Have your say at work without hurt feelings

MIND YOUR LANGUAGE: Besides listening clearly to others at a meeting, you should also pay attention to how you put your views across in terms of tone of voice and body language.


    Aug 16, 2016

    Have your say at work without hurt feelings

    YOU have a point to make but you do not want to interrupt the discussion and appear rude.

    Or, you want to register your views but have trouble finding your voice.

    Likely, you find yourself merely taking notes at meetings or nodding politely.

    The Singapore worker tends to shy away from speaking up, anecdotal evidence suggests.

    It is the other colleagues, likely those from abroad, who jump in and give their points of view - and, articulately, too.

    Here are some ways to be heard and steer the conversation from the few who are monopolising the conversation.


    A good chairman will sweep the room for views. However, if he or she is not managing the meeting well, you may be waiting for a lull in the conversation that never comes.

    If you are an introvert, you may find yourself not speaking for a long while after the discussion has begun.

    When you finally pluck up the courage to say something, the rest are moving on to another topic.

    It is acceptable to say: "Before you move on, there is something that I'd like to add" or "I need to say something here" or "Do you mind if I interrupt?"

    After the chairman acknowledges you, go ahead and say your piece.

    Be prepared to answer any questions others may have about what you just said.

    Sometimes, you find that the meeting has veered off topic. It may be an important discussion, and you need others to focus on the agenda as you need clear decisions that impact the staff's work schedules.

    You do not want to damage relationships so it's best to say something like: "May I interrupt for a second?"

    After the room turns its attention to you, explain: "This is an important meeting so I want to make sure that I understand what's been said so far."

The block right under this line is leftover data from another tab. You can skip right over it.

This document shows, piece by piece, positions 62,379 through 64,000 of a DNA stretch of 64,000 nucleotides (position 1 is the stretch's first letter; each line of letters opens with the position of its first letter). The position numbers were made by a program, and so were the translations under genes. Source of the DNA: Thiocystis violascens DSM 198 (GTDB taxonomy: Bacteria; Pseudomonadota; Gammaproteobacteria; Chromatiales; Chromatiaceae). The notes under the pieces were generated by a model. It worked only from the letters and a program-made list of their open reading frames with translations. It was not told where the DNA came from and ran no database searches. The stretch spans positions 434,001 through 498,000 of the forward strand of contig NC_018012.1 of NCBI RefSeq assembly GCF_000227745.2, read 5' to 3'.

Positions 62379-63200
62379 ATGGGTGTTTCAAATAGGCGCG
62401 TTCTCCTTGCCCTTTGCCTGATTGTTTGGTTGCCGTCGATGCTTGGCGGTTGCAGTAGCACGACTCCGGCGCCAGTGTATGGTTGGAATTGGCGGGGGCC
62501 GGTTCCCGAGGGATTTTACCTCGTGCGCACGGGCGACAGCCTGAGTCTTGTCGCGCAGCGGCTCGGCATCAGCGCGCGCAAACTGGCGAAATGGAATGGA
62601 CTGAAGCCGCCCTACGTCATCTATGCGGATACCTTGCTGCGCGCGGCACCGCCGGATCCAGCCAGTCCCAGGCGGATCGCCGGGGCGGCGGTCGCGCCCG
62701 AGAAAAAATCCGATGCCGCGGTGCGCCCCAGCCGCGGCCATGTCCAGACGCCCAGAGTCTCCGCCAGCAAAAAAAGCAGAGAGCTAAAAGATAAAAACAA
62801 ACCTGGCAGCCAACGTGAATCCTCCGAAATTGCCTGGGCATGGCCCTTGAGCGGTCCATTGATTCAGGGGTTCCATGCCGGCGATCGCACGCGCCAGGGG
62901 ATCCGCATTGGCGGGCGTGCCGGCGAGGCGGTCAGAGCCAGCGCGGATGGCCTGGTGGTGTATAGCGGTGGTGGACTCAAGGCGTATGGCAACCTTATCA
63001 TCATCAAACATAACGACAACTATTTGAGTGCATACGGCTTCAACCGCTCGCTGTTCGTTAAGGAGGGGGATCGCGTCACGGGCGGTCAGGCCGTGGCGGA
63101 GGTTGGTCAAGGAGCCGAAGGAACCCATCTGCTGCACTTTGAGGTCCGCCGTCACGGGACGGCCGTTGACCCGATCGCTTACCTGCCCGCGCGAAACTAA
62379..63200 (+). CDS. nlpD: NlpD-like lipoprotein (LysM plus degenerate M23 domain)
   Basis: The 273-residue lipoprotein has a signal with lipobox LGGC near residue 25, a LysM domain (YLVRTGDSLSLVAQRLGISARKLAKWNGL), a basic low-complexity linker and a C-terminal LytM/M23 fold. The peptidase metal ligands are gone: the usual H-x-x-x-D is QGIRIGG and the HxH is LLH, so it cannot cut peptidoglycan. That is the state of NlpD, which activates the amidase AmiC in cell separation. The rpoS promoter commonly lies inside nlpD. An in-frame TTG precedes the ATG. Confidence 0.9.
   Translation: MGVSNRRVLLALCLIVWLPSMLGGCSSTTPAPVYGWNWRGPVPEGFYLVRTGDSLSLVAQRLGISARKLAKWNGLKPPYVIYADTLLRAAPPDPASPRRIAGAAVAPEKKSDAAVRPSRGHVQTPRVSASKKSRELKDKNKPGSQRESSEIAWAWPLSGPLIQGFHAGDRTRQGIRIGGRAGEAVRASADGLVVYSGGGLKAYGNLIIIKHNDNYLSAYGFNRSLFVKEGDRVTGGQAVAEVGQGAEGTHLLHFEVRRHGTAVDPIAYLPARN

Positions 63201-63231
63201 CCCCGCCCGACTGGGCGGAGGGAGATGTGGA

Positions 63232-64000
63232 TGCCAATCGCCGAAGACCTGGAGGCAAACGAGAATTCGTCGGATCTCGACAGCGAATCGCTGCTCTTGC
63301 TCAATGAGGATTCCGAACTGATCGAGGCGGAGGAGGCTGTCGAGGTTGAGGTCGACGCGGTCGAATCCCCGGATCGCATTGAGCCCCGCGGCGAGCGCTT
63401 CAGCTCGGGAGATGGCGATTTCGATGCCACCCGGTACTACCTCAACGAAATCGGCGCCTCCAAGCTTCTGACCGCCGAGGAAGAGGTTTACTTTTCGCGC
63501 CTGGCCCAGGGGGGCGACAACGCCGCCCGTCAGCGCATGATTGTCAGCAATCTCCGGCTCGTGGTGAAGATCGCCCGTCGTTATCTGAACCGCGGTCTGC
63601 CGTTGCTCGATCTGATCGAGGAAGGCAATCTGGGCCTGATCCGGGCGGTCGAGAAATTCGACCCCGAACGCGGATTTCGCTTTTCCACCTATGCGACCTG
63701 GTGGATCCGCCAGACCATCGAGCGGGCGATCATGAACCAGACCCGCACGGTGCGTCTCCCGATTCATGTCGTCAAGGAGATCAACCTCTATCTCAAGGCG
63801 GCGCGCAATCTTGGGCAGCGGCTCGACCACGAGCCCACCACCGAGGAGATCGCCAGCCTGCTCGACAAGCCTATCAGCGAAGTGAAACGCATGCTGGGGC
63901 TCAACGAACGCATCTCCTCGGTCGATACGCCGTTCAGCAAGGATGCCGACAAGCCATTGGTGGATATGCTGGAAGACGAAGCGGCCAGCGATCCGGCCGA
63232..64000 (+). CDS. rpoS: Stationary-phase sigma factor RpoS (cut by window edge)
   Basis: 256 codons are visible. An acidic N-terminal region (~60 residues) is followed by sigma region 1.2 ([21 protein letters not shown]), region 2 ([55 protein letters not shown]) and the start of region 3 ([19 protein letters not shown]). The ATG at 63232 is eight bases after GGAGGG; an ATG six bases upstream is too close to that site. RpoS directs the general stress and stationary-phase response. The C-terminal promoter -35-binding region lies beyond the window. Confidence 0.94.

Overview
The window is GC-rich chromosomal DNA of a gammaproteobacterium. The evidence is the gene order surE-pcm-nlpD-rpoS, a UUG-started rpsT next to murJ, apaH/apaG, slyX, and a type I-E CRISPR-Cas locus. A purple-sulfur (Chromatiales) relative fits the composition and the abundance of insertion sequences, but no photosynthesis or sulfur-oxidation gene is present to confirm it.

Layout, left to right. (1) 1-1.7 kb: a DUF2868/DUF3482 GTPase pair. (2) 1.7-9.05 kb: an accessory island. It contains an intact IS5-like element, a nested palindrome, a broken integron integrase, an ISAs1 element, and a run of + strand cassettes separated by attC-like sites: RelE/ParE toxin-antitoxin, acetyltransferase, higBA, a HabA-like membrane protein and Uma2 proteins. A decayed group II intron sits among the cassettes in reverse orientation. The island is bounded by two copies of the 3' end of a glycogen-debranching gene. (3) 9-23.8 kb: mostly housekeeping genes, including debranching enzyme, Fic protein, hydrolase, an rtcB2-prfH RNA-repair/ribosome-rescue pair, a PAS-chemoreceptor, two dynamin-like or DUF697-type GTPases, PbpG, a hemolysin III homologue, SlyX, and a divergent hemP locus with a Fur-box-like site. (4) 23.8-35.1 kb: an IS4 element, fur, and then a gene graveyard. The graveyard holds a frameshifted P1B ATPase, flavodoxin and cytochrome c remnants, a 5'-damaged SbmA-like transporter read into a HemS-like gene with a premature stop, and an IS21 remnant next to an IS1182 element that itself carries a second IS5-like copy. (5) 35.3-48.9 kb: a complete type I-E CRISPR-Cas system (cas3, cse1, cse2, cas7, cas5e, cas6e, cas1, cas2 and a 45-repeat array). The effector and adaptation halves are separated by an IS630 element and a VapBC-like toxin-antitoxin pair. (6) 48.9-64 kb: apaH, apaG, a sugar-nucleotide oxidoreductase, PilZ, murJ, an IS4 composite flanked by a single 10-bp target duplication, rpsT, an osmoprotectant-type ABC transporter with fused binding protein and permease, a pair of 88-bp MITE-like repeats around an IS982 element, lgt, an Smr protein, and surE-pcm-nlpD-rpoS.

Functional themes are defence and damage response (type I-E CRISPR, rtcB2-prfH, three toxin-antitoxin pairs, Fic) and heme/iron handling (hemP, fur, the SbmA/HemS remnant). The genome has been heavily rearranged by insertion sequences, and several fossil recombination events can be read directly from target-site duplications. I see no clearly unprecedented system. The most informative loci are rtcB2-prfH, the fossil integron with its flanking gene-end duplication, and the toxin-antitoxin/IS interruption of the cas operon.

Briefly, go back to what has been said that relates to the agenda, then ask a follow-up question. This technique refocuses the meeting without damaging any egos.


    Perhaps, you have something to add but you feel uncomfortable interrupting to add your piece.

    A workaround is to distil what has been said, focusing on the section where you would like to add some information.

    You could say: "To check that I have understood the discussion", then launch into your summary of what you have heard.

    Or, phrase it as a question: "Did I understand correctly?"

    Again, add your perspective only after you have been acknowledged.

    Make sure it is more than your two cents' worth.


    You may feel more comfortable using a signal before you interrupt someone during a meeting.

    You could raise your hand, then say: "Excuse me for a second but there's something I'd like to say. I'll keep it brief."

    When you say your piece, ensure that it is on point.


    If you have the agenda, think through the points you wish to make. List the key items - usually, a couple of points or even just one burning point to put across.

    Take notes during the meeting. Jotting down the points of discussion helps you to focus or reframe your thoughts as you summarise the gist of the conversations before you interrupt.

    Knowing the one key point to say - and saying so confidently - gives you a sense of accomplishment.

    When you remain silent in meetings, people perceive you as not having anything worthwhile to say.

    And they may discount you because of that.

    If you want to succeed in the workplace, learn to speak up and contribute meaningfully.

    This article was contributed by

    Right Management, the career development arm of United States-listed HR consulting firm ManpowerGroup.

    Hone your

    speaking skills

    SOME people refrain from vocalising their views because they are not confident about how to communicate.

    Use these tools to sharpen your oral presentation skills.


    Yes, you may have a valid point to make but ensure that you listen well too before you speak. People want to know that they are being heard.

    Train your ear to listen to what others are saying when they are saying it instead of formulating your response as they speak. Clarify the points you are unsure of to avoid misunderstanding.


    Do not talk down to anyone but treat everyone with respect. Also, pause before you speak, not saying the first thing that comes to mind.

    In your private moments, think through how you put things across. This habit will prevent foot-in-the-mouth situations. Also, when you have to deliver a particularly harsh point, do it gently.


    This is important for meetings and video calls.

    Do not cross your arms and maintain eye contact so the other person knows that you are paying attention.

    When delivering an important point, do it with a smile.

    Studies have shown that visual presentation - non-verbal cues, including body language - counts because first impressions are made in split seconds.

    In addition, it is how you say things, including the tone of voice, that matters more than what you say.